The translators of the KJV did this by moving ‘the Lord, the God of Israel’ to the front of verse 16, and by writing ‘he hates’ rather than ‘you hate’. They probably used the 3rd person masculine singular (he hates) rather than the 2nd person masculine singular (you hate) because the Masoretic Text has ‘hates’ in the 3rd person masculine singular form. (The Septuagint has ‘hates’ as 2nd person masculine singular.) The KJV translation conveys that God is the one doing the hating. Yet the context is about men who hate their wives. So the KJV translation is contradictory with the context.

As I have shown, the KJV translators put the marginal note “If he hates her, put her away” as an alternative translation.

The 1909 Cambridge version of the King James Bible had same the marginal note. Here is my screen shot (source):

If you can find any more recent printed versions of the KJV which include that marginal note, please let me know in the comments.

For hundreds of years, the KJV was the most commonly used version. During those centuries the ‘God hates divorce’ mantra became pervasive. Even if translators and producers of English versions of the Bible knew that the mantra deserved to be questioned, they would have been fearful of bucking the system. And if they did buck the system, they would cop lots of flack from their peers who thought the ‘God hates divorce’ mantra was written in stone like the Ten Commandments.

It is reasonable to wonder whether the marginal note has been deliberately omitted in later versions of the KJV, to make the lives of abused women more difficult.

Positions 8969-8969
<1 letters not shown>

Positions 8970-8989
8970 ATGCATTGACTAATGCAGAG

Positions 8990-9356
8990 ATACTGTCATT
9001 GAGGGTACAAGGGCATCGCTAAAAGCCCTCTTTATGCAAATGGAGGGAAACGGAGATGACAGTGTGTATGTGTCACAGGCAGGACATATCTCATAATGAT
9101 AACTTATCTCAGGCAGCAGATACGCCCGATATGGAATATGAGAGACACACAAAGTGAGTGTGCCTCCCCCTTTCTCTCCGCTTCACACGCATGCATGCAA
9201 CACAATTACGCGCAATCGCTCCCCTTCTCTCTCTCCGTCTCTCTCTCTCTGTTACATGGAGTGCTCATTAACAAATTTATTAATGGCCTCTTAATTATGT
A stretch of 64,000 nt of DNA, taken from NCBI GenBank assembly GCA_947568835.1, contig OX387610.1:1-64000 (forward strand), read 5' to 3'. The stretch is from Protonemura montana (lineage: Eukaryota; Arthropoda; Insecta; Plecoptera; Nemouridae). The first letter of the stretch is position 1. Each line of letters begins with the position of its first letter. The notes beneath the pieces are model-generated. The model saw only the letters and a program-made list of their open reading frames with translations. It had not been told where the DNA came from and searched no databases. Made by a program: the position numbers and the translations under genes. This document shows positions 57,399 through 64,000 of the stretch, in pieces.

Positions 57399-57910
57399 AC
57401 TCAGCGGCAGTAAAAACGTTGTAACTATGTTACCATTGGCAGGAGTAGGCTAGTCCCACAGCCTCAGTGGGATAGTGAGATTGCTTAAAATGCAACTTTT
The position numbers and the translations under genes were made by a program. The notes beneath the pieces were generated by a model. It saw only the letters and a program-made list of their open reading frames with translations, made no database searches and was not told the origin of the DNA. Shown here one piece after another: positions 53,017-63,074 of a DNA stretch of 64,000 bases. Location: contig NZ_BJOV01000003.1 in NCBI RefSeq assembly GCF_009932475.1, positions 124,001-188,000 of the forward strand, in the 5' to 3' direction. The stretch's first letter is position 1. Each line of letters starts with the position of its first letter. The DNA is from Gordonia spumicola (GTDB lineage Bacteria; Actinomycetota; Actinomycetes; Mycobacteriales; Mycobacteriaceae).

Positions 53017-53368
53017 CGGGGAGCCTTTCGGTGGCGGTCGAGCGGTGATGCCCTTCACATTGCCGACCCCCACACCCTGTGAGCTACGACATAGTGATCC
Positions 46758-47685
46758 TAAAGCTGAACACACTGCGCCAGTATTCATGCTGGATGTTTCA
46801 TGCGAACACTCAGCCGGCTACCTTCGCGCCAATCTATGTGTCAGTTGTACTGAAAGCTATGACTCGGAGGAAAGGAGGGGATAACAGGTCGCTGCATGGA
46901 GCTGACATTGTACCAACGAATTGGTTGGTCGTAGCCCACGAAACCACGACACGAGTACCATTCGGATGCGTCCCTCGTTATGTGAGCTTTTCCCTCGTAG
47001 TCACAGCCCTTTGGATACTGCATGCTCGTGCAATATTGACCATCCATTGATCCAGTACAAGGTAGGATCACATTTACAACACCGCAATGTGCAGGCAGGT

God commands abusive husbands: “Let your wives go free! Stop using power and control to oppress your wives!”

Perhaps God anticipated the abusive priests and abusive husbands would retort back with harsh words (cf. Mal 3:13a), so He hit them between the eyeballs with his instructions before they had a chance to stubbornly push back.

God emphasised the importance of His command “put her away!”  by following it immediately with “says the Lord, the God of Israel”. The designation the Lord, the God of Israel stands out because that two-fold appellation for God is used nowhere else in the book of Malachi.

Could God have made it more clear?  God says it is ESSENTIAL that abusive husbands let their wives go free. If a man hates his wife, he has no right to insist that the marriage continue.